Making Kanchemba, Thakali buckwheat fries, at homeA much healthier option than potato fries, Kanchemba is easy to make and delicious.
I had my first taste of buckwheat fries, or ‘kanchemba’, at a Thakali restaurant in Pokhara a few years back. I went to the place for some dal bhat, rumoured to be one of the best in town. But then, I saw kanchemba on the menu. I had never heard of it before, and as new foods always excite me, I ordered the dish. Served with a timmur-chilli achaar, the fries didn’t have a pronounced flavour as such, but were delicious and kind-of addictive: crispy outside, but soft inside with a hint of buckwheat sweetness.
Buckwheat is a staple food of the Thakalis. If you visit Mustang in autumn, fields are covered with buckwheat flowering. Two varieties of buckwheat are grown in Nepal: common buckwheat (mithe phapar) and tartary buckwheat (tite phapar), with their characteristic bitter flavour. Common buckwheat is grown in all regions—the Tarai, Mid-hills, and the Himalayas, while tartary buckwheat is grown only in higher elevations because of its cold-resistant feature.
Thakalis make a variety of dishes from buckwheat flour, most commonly roti (unleavened pancake) and dhido or syangden (thick porridge). Buckwheat flour dumplings are cooked with dried mountain goat meat and vegetables to make soup known as alangkhu. Buckwheat flour batter is filled inside the mountain goat’s intestine to make a sausage-like dish known as dhong. Buckwheat greens are also consumed, usually in the winter. They are preserved for the cold by sun drying them, and are cooked with dried meat or blood sausage into soup called dhopra-khu.
Back to the kanchemba. If you love fries, then you should definitely try making them, as they are a nutritious, healthier option to regular fries. It also makes a good snack to go with beer. The only ingredients you require are buckwheat flour and vegetable oil for frying.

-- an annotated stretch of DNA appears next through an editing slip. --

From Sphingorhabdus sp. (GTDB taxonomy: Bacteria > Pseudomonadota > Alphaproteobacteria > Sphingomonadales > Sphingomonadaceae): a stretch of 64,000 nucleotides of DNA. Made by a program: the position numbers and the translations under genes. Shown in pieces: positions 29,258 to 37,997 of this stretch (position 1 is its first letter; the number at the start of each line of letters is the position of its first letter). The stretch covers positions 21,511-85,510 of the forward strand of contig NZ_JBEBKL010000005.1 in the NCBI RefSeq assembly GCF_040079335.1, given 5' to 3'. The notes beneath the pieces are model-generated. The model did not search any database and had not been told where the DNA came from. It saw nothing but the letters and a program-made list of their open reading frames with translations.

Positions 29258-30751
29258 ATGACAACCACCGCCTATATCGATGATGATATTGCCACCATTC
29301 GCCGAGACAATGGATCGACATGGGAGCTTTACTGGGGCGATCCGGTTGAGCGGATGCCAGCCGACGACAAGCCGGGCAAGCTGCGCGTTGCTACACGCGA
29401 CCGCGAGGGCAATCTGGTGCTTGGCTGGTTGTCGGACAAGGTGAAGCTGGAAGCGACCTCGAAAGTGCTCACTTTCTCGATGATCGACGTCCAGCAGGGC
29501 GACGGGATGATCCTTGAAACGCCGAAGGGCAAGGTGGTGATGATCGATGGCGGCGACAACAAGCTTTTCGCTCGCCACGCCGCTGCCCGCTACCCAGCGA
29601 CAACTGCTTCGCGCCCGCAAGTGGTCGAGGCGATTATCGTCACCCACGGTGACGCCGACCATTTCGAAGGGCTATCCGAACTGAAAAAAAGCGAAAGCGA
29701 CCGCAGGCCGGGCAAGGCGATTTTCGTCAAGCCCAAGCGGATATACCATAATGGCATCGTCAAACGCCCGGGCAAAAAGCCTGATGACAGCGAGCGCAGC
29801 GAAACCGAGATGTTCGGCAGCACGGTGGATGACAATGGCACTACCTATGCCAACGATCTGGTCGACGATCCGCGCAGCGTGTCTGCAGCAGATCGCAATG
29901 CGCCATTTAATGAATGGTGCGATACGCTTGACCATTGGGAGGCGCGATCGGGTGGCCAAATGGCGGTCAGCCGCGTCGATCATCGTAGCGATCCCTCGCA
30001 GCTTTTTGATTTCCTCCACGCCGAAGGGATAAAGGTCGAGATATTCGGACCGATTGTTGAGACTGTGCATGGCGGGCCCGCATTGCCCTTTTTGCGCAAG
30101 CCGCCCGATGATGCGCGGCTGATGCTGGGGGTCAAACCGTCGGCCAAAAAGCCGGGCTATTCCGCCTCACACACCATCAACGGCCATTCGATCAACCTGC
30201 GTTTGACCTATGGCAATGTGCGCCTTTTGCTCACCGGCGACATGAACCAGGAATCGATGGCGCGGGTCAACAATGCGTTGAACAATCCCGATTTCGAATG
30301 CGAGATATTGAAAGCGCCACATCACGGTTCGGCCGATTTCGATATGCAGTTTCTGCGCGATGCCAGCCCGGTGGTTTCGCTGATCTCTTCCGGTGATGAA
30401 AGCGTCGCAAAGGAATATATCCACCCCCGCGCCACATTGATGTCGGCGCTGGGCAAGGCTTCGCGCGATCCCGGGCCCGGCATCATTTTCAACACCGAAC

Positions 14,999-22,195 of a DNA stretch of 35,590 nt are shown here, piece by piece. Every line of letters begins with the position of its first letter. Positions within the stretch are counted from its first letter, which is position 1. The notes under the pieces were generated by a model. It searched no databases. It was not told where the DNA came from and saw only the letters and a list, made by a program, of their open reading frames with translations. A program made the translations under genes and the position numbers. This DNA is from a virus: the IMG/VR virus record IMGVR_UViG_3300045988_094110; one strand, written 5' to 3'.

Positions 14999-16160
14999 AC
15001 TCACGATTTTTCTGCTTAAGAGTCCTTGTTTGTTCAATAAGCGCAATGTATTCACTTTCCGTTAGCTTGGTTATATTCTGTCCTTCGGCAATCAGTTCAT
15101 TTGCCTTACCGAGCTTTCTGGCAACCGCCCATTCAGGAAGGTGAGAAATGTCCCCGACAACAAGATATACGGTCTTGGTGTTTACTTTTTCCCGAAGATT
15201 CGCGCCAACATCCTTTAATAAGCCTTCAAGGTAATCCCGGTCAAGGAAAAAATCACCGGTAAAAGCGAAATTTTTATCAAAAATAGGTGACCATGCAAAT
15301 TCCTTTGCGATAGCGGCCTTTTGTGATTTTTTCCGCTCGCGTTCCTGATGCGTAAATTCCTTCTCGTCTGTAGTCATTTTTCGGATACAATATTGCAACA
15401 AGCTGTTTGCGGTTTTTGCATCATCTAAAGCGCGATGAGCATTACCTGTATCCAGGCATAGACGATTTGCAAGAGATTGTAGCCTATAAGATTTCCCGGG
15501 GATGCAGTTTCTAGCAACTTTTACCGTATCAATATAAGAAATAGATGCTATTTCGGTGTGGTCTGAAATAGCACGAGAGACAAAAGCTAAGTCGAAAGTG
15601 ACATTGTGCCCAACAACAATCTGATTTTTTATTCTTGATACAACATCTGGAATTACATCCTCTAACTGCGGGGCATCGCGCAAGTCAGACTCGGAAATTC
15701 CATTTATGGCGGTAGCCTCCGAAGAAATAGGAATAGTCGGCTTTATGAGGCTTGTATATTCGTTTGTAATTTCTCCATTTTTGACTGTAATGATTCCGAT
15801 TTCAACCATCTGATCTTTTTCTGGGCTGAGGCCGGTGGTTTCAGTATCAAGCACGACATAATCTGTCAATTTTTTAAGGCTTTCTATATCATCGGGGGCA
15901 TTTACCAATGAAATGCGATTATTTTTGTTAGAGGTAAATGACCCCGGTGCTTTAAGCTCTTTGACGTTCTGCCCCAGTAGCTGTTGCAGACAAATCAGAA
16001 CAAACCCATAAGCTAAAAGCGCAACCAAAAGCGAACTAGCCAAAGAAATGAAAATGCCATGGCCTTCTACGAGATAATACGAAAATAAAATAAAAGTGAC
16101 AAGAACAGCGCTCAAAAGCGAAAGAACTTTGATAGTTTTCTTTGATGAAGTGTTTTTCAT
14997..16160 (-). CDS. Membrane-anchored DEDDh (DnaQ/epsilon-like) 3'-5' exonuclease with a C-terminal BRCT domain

1 cup buckwheat flour
1 cup water
1 tablespoon ghee (optional)
1 cup vegetable oil, for frying
1 tablespoon timmur chhop, as dipping condiments
Bring a cup of water to boil in a cooking pan or karai. Add buckwheat flour gradually in the boiling water, stirring constantly with a flat wooden spatula. Turn down the heat to lowest, add ghee (optional), and mash or knead the dough with the spatula for 4–5 minutes until a thick silky lump. It is the same process as making dhido. Let the cooked dough or dhido rest for a few minutes or until it is cool enough to touch with your bare hands.
Not traditionally done, but I add a pinch of salt and sugar while cooking the buckwheat flour—it helps in bringing out the flavours.
Grease your hands with oil to avoid sticking dough in your hand. Take a small marble-sized dough, and make small fingers with tapered ends by rolling in between your palms. You need to work with the dough when it’s still warm, as it’s difficult to mould and starts to crack when cold.
In a frying pan, add a cup of oil, preferably ghee if available. Traditionally, Thakalis uses ghee for cooking. When the oil is hot enough, fry buckwheat fingers in batches. Fry for about 3–4 minutes or until light brown. Remove from the oil using a slotted spatula draining the oil properly. Fry the buckwheat fingers as soon as you make them as they will dry out and pop up splattering the oil when frying.
Serve the crispy kanchemba with timmur chhop. To make timmur chhop, you can simply grind together lightly roasted timmur, dry red chilli and salt together. Or, simply sprinkle some salt and red chilli powder.
Some things to keep in mind: Make sure you mash or knead the buckwheat flour well while cooking. Oil should be hot enough for frying, and fry the fingers in small batches to not drop the oil temperature.